My parents were hard-working, good people without college educations, and my father had a poet’s appreciation for the natural world, conversing with bobwhites, enthralled by the design on a turtle’s under-shell. And of course, the culture was woven with an ethical fiber we didn’t call Christian, though we were Methodists. Our town was as riddled with darkness as any in Mark Twain, but we were a family of idealists. And this was another, populist Democratic Texas, not yet hijacked by mass-marketed Fundamentalism and billionaire politicians. So Dickenson and Blake and company were speaking our language. I hark back to that experience because it is the emotional core of my work and the home chord of the first two sections of the book, the wildlife and Westward Movement poems.
As a young adult in more urban environments, and distanced from nature by the constraints of work and responsibility, I fell in love with nature shows on TV, and was amazed (and for a long time embarrassed and worried) that I got some good poems this way. Theodore Roszak’s The Voice of the Earth, incidentally, defines our modern estrangement from nature as a kind of actual psychosis. More recently we have labeled “nature deficit disorder” in the psychiatric lingo, but Roszak was articulating this in the early ‘90s. The roots of this awareness trace back, through the Deep Ecology movement of the ’70s, all the way to Emerson and Thoreau and their cohearts. In the last twenty years or so the genre of nature writing has bloomed to full acceptance in MFA programs--yet the devastation proceeds apace. So for the writer, the tension just continues to build. Another strong personal influence for me has been the work of Wendell Berry, a long soulful lament for the disappearance of world in which people understood themselves in relation to the land, and lived that connection daily. We can’t all be homesteading farmers, but I see Homeland as wooing readers back toward resonance with our primal roots, our identity as creatures in a landscape, which we desperately need to ground and heal ourselves.
But to return to your question, the ”disquieting dread” and “terrible beauty” also have to do with the contemporary world crises we’ve lived through in the last hundred years. The Cuban missile Crisis was the first black cloud in my childhood. I remember the political cartoons in the local paper showing big fat missiles, and my father and grandfather tense and talking on and on about it. I would break out in a cold sweat and have to leave the room, feeling sick in the pit of my stomach. I think it was my brother, ten years older and self-appointed to enrich my education, who explained to me exactly what atomic war meant. The feelings of dread only grew as I got older. In the 80’s when The Day After movie came out, I still just had to leave the room. But then something changed. Call it maturity, or faith, I don’t know, but I just stopped fearing. In the last twenty years I have been increasingly drawn to philosophical and spiritual ideals of a lost order, an ancient symmetry and sacred alignment that could one day be regained. Today, there’s a sort of organic belief system that has evolved over the course of my life, and I’m wildly optimistic. I’m a passionate reader of scholarship on ancient mysticism and high civilizations that aren‘t yet in the textbooks. And I find it very hard to feel at home in contemporary culture. When I was teaching essay writing I used to tell my students that everything is connected to everything--in an attempt to get them excited and thinking organically. That didn’t work very well, but it’s truer than ever for me as time goes on. The beauty and the pathos, the terrible and the sublime, are intimately wedded, and this brings us as close to the mystery as we can get.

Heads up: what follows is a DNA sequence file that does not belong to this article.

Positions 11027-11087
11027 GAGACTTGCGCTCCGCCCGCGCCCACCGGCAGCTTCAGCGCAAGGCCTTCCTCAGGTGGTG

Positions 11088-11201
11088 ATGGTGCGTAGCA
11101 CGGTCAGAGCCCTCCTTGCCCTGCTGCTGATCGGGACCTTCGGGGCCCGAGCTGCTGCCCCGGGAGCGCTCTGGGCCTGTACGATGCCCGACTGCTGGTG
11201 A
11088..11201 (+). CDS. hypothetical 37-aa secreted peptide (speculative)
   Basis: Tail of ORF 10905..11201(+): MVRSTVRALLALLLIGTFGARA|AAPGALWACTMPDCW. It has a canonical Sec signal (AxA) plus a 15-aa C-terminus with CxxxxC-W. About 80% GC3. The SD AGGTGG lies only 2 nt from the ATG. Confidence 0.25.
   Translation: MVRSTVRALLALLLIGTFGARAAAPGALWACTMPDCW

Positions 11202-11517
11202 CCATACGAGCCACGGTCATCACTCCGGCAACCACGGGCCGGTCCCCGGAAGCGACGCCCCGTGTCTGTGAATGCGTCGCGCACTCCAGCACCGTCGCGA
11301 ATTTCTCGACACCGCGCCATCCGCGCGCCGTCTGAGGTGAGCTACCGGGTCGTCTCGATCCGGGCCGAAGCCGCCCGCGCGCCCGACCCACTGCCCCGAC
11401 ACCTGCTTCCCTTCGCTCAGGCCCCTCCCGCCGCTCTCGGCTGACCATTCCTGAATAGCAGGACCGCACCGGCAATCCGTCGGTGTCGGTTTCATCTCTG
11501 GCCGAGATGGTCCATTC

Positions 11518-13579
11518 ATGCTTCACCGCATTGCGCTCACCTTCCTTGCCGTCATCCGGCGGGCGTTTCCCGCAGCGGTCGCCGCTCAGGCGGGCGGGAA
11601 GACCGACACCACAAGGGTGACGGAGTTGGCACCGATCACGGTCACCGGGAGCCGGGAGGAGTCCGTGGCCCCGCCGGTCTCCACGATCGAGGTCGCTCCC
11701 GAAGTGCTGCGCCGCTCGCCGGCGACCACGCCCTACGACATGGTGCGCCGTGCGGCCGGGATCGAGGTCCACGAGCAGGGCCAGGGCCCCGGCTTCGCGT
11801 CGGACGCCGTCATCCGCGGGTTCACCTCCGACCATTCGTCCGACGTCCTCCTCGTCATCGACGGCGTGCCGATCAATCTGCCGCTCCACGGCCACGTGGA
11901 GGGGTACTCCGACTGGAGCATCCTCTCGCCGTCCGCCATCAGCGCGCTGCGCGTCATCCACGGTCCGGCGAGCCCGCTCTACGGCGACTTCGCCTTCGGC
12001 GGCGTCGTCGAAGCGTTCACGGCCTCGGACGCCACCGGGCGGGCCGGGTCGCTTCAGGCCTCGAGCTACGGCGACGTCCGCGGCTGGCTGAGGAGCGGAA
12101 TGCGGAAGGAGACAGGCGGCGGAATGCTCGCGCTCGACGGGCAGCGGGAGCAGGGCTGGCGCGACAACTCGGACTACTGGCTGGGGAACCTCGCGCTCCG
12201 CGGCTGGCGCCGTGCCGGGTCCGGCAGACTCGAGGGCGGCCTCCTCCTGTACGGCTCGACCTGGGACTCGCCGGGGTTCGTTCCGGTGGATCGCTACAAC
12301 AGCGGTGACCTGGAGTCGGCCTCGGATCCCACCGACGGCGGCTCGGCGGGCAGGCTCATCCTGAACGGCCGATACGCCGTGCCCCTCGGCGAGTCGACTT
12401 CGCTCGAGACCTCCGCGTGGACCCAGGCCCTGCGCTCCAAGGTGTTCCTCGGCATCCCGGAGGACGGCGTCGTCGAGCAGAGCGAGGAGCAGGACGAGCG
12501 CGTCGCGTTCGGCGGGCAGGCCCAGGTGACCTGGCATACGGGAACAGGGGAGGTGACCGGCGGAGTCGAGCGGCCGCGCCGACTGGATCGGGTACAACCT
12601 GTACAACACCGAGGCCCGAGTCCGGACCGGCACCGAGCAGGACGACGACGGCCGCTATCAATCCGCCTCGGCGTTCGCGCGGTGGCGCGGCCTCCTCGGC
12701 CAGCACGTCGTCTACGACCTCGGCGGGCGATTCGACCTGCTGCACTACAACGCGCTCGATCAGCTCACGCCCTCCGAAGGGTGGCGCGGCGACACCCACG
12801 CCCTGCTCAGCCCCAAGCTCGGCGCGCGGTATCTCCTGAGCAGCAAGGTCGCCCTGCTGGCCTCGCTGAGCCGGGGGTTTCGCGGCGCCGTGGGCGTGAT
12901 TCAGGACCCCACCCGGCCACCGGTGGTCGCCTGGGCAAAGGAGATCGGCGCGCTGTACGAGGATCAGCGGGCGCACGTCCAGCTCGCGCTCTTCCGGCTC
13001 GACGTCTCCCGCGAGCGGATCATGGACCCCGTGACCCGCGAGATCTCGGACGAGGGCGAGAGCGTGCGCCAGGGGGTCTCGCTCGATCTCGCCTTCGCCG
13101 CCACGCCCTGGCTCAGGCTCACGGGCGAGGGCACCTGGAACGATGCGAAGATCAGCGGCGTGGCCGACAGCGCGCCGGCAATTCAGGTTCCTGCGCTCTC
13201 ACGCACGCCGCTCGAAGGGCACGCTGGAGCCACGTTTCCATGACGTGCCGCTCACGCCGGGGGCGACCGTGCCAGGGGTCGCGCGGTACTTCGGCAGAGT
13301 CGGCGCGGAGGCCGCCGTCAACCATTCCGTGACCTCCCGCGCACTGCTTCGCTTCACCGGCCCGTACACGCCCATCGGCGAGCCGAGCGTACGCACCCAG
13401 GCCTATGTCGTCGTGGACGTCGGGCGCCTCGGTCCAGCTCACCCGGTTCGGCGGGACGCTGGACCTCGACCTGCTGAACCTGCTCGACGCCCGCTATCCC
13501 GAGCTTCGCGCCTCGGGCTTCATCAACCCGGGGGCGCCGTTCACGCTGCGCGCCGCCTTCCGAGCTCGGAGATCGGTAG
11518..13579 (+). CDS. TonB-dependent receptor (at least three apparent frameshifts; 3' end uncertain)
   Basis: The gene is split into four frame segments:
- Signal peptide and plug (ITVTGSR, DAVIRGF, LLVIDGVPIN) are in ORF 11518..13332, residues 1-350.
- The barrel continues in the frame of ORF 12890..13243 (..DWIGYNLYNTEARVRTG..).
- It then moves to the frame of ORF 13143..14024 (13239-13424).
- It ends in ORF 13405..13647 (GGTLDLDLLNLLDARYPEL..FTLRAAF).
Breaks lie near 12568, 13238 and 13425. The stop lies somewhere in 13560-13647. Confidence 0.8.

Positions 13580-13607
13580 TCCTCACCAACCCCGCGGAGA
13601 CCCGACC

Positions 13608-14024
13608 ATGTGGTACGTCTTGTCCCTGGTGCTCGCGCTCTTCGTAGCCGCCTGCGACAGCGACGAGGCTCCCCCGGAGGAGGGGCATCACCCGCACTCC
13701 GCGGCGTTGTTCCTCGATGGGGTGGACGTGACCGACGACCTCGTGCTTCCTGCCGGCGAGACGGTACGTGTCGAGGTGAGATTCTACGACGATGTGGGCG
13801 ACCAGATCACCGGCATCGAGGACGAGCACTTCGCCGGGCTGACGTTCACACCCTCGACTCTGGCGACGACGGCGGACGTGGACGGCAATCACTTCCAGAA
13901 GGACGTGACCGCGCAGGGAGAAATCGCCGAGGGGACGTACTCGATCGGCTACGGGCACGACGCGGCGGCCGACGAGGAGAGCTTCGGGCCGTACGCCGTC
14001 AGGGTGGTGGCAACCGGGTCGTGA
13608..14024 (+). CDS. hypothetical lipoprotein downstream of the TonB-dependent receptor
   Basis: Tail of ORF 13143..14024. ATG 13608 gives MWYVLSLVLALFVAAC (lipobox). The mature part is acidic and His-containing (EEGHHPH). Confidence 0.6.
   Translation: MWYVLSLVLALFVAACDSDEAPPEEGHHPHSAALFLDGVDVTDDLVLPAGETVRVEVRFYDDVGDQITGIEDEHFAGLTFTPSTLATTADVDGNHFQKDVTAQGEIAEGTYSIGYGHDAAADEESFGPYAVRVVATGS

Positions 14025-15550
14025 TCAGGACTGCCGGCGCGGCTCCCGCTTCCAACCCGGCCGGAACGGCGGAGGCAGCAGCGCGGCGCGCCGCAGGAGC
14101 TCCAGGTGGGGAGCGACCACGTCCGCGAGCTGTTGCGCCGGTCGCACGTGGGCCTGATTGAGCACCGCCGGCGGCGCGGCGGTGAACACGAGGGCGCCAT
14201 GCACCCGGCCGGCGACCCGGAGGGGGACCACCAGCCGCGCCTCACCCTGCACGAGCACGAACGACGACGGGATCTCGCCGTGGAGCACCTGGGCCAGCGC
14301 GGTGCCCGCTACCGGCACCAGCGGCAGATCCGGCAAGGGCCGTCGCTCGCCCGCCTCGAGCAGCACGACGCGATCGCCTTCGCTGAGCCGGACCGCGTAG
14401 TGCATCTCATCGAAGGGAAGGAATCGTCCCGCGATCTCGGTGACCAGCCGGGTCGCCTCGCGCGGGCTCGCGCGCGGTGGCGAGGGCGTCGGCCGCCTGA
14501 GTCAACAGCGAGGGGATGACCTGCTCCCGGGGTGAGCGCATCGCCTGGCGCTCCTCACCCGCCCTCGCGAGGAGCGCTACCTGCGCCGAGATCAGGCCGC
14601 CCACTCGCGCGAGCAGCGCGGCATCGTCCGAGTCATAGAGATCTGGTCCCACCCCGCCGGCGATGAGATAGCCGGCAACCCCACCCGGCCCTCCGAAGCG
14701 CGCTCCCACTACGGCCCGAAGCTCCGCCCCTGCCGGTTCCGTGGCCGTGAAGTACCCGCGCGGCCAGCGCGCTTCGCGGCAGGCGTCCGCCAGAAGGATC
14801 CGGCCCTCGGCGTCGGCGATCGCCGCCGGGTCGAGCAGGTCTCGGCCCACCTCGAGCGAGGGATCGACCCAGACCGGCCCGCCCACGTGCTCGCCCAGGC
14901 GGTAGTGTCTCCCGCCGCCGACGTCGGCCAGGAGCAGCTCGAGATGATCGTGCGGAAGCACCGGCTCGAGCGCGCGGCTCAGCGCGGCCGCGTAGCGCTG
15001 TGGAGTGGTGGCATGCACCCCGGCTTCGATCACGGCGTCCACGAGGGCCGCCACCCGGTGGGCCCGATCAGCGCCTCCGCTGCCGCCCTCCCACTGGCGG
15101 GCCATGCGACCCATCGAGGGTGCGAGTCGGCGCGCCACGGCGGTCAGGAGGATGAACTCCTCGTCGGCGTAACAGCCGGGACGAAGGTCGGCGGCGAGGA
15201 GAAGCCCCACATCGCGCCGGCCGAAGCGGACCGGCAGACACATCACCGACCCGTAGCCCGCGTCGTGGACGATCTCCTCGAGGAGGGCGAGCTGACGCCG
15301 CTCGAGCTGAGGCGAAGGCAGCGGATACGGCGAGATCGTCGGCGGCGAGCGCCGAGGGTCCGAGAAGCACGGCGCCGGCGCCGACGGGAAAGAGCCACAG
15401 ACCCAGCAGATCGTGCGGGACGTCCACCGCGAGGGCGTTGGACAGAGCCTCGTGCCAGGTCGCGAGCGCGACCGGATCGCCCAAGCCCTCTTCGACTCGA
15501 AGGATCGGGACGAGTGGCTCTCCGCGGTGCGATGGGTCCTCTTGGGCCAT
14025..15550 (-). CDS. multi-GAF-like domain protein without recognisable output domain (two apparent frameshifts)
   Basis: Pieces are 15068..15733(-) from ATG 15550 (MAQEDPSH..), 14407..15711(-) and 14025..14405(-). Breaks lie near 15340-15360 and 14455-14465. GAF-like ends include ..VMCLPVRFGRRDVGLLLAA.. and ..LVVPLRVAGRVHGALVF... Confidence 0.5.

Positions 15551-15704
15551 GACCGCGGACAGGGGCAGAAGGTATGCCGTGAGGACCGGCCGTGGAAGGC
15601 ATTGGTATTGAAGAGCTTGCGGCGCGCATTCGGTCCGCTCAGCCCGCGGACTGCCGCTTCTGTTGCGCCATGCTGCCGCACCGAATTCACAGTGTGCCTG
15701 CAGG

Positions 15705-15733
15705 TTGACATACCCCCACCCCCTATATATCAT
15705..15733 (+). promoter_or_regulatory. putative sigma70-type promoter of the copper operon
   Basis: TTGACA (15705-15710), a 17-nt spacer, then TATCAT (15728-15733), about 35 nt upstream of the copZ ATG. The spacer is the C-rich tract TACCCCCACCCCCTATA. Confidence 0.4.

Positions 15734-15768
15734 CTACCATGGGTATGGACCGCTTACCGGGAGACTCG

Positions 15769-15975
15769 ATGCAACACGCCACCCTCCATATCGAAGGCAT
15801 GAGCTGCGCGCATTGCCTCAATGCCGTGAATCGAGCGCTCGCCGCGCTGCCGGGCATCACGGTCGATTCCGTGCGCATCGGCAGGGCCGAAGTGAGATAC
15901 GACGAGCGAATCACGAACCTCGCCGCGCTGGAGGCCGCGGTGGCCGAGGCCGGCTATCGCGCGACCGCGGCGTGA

Incidentally, I came up with the title Homeland before that word was co-opted by the Bush administration, and I decided to stick with it. It points not just to the American landscape but to the natural world itself as our true spiritual homeland-- and to the inner landscape that opens when we are in that resonance. I am a Taoist at heart. This is not to say that I’m there all the time. I’m sure my life is as frenetic and disjointed as anyone’s these days.
2. I believe it takes delicate skill to make an ekphrastic poem work since the reader often has never seen the art it’s based upon, but the poems here about the Westward movement of European settlers in America leap off the page. Talk about the challenges of writing ekphrastic poetry and how you use it in Homeland.